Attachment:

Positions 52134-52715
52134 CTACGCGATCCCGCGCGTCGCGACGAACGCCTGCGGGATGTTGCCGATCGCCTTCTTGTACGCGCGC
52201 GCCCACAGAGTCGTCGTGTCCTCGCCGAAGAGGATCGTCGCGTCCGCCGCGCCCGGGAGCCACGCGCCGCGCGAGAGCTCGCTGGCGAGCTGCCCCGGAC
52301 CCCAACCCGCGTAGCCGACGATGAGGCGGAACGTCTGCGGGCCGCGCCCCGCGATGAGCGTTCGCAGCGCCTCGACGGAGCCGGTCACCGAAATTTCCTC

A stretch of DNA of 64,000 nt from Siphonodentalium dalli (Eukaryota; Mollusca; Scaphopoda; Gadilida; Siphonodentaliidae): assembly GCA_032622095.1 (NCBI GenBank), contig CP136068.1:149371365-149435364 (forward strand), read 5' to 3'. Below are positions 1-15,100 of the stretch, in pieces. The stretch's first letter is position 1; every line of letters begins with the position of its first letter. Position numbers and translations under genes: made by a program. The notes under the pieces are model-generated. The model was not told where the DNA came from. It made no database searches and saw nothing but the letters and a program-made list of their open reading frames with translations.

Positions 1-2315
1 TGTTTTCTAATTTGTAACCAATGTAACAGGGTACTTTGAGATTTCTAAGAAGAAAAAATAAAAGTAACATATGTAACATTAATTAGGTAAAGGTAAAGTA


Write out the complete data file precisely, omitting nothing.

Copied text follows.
Positions 52134-52715
52134 CTACGCGATCCCGCGCGTCGCGACGAACGCCTGCGGGATGTTGCCGATCGCCTTCTTGTACGCGCGC
52201 GCCCACAGAGTCGTCGTGTCCTCGCCGAAGAGGATCGTCGCGTCCGCCGCGCCCGGGAGCCACGCGCCGCGCGAGAGCTCGCTGGCGAGCTGCCCCGGAC
52301 CCCAACCCGCGTAGCCGACGATGAGGCGGAACGTCTGCGGGCCGCGCCCCGCGATGAGCGTTCGCAGCGCCTCGACGGAGCCGGTCACCGAAATTTCCTC

A stretch of DNA of 64,000 nt from Siphonodentalium dalli (Eukaryota; Mollusca; Scaphopoda; Gadilida; Siphonodentaliidae): assembly GCA_032622095.1 (NCBI GenBank), contig CP136068.1:149371365-149435364 (forward strand), read 5' to 3'. Below are positions 1-15,100 of the stretch, in pieces. The stretch's first letter is position 1; every line of letters begins with the position of its first letter. Position numbers and translations under genes: made by a program. The notes under the pieces are model-generated. The model was not told where the DNA came from. It made no database searches and saw nothing but the letters and a program-made list of their open reading frames with translations.

Positions 1-2315
1 TGTTTTCTAATTTGTAACCAATGTAACAGGGTACTTTGAGATTTCTAAGAAGAAAAAATAAAAGTAACATATGTAACATTAATTAGGTAAAGGTAAAGTA